Somewhat expecting a whole d20 game involving the agents of heaven and hell, I was pleasantly surprised to find that this is a genuine d20 sourcebook, for use with Dungeons and Dragons (or, with minor modifications, a contemporary or future d20 game system). It opens with the author explaining what it's all about, and stating plainly that as he's a 21st century American, it is pretty much rooted in the Judeo-Christian tradition in which he lives, although there will be some references to other belief systems... and indeed there are, although more those from history (Greek Olympian gods and the deities of Ancient Egypt for example) than other contemporary religions such as Islam or Hinduism, let alone the imaginary pantheons developed for various D&D settings.
Presentation is excellent, with a colour front and back, and black and white interior. The zipfile it arrives in includes a small text file that explains how to minimise printing costs and time, by switching to black & white mode (if you can) or a laser printer for the interior, send it to print in chunks rather than all at once, use draft quality and even to leave out the 2 pages of advertisement! Read on screen, the text does tend to blur somewhat (a common PDF problem, exacerbated by the use of a serif font). Artwork is good, both the cover and some very evocative greyscale paintings within.
The first chapter, The Great War, describes how the relationship between god - or gods, depending on whether your setting is monotheistic or has a whole pantheon of gods - and angels began, with the angels created before mortals yet subordinate to them in the scheme of thingsÃ¢?Â¦ albeit more powerful in many ways, and immortal. Not everything in Heaven is quite as wonderful as it might be, so what the Christian mythology calls The Fall took place, as some leading angels rebelled and were thrown out unceremoniously. Setting up in the Other Place, the rebels have continued to wage unrelenting war on the forces of good.
What's interesting is the relationship between deities and angels, and between different angels, particularly if you have a polytheistic setting. While the denizens of Heaven may be generally regarded as 'Good' they often differ as to just what that means or how it may be best accomplished. There's a delightful description of the type of heated debate that angels engage in - being perfect, they naturally assume that once they have stated their case, the logic must be so compelling that anyone who hears it will, once they've had time to think about it, be convinced. So they state it the once, smile sweetly and wander off, rather than banging on about whatever the bone of contention is, coming back a century or so later confident that their audience must have changed its mind!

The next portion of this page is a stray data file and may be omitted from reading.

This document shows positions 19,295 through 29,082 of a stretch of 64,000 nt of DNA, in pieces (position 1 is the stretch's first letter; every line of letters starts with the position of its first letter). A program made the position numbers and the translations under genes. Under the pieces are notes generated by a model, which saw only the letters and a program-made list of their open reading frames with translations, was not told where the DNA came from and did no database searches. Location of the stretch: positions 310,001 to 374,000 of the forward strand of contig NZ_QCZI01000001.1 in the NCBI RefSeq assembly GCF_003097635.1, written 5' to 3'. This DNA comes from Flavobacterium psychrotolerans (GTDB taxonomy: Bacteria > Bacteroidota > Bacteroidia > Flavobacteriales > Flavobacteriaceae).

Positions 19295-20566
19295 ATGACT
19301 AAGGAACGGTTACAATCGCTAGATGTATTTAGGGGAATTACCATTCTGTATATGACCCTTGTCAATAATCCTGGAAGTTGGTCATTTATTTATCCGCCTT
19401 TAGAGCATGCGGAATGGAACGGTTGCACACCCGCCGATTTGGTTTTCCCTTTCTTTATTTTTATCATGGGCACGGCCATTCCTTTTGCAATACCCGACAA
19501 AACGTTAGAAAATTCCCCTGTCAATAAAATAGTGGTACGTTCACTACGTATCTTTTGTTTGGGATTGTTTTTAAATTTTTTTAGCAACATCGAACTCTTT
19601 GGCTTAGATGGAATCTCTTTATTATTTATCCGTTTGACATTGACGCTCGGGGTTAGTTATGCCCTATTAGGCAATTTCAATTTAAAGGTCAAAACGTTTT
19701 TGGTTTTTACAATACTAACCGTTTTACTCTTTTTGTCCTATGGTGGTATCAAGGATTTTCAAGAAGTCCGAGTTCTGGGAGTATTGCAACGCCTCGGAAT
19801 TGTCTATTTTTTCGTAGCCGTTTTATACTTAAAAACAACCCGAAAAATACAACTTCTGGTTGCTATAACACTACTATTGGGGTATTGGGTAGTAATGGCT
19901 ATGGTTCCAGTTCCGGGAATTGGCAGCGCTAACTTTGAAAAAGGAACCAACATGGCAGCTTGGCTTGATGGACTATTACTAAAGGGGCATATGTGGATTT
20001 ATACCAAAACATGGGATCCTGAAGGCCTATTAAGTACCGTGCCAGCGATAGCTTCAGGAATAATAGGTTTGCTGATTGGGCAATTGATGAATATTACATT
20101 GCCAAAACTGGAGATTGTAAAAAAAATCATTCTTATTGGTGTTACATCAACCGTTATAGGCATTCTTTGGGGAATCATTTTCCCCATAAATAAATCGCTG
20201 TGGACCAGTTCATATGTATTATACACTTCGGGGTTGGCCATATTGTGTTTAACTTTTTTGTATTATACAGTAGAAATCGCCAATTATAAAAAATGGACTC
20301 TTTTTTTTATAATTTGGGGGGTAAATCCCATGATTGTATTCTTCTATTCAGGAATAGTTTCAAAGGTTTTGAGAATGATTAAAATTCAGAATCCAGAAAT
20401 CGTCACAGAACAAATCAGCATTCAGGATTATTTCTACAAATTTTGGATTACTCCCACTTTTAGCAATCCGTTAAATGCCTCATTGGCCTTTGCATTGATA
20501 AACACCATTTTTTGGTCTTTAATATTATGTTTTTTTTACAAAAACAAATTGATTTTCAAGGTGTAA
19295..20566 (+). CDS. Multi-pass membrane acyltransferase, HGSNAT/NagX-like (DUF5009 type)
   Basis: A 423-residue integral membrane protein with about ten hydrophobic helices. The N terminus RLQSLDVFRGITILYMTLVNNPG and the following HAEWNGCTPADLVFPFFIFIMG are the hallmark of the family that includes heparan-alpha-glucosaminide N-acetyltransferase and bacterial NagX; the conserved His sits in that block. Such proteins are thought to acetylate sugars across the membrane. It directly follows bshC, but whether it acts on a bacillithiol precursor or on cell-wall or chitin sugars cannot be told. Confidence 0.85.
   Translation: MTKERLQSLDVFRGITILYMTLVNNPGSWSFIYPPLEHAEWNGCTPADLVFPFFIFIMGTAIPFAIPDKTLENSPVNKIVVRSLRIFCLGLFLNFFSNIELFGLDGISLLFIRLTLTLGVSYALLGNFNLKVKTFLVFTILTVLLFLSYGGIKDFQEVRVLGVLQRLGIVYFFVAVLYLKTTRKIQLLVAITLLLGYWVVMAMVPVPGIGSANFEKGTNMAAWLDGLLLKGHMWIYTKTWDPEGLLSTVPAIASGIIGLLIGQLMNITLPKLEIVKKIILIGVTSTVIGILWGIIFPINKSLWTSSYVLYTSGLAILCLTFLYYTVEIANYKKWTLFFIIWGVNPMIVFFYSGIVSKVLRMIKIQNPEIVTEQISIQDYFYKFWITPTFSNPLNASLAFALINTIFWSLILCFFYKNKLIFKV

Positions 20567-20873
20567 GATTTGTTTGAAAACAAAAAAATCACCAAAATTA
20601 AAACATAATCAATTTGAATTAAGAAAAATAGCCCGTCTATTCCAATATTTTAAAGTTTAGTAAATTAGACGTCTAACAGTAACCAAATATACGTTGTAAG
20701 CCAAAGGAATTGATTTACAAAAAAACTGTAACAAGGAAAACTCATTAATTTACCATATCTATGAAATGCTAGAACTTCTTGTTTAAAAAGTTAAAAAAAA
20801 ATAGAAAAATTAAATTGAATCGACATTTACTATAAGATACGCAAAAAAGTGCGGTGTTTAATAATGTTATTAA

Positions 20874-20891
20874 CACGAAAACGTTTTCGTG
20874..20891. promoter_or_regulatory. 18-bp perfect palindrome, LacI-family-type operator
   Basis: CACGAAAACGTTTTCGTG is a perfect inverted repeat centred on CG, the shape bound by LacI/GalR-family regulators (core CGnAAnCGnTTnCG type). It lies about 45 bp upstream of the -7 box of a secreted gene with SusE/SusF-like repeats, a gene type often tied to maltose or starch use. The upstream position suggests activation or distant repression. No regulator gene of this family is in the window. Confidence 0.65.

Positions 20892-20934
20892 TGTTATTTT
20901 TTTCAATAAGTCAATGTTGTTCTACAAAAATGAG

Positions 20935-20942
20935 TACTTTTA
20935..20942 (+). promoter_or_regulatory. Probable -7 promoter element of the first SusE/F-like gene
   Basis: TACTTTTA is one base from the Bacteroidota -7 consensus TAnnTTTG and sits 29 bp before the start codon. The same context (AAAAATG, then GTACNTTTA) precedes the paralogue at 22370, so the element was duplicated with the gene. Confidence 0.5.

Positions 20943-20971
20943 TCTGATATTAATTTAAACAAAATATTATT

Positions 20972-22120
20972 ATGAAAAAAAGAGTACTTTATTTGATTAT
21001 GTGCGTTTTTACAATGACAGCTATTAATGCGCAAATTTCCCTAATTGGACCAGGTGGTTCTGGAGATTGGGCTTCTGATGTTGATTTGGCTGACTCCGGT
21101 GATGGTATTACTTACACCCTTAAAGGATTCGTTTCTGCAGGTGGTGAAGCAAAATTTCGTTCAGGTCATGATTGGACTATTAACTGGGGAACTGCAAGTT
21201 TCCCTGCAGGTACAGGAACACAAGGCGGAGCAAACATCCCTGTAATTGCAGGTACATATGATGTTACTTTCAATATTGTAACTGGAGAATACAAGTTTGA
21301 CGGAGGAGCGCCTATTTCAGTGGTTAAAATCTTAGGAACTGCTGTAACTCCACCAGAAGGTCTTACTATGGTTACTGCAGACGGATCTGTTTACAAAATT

The second chapter details the different sorts of angels that you can have, and how they function in game terms. Plenty of meaty rules to get your teeth into, but it sits rather oddly before material about how to use angels in a campaign. Although the main focus is those beings D&D would describe as 'Celestials' there is sufficient about the fiendish fallen variety of angel to show how they fit in to the overall picture. Not all angels work for a god, however, not even the 'good' ones. We see how angels have both their inherent type - as Celestials - and may add character classes to that to create unique and memorable beings.
Chapter 3 is probably the best bit of the whole book. Here various types of campaign in which angels might feature are explored - from the 'all the PCs are angels' to a conventional fantasy campaign where angels are just another 'monster' that pop up from time to time. Some of the in between concepts are the most fascinating. Perhaps the characters have acquired one or more angel 'mentors' who offer help and advice, or even involve them in heavenly politics, sending them on missions to further the ends of their patron deity.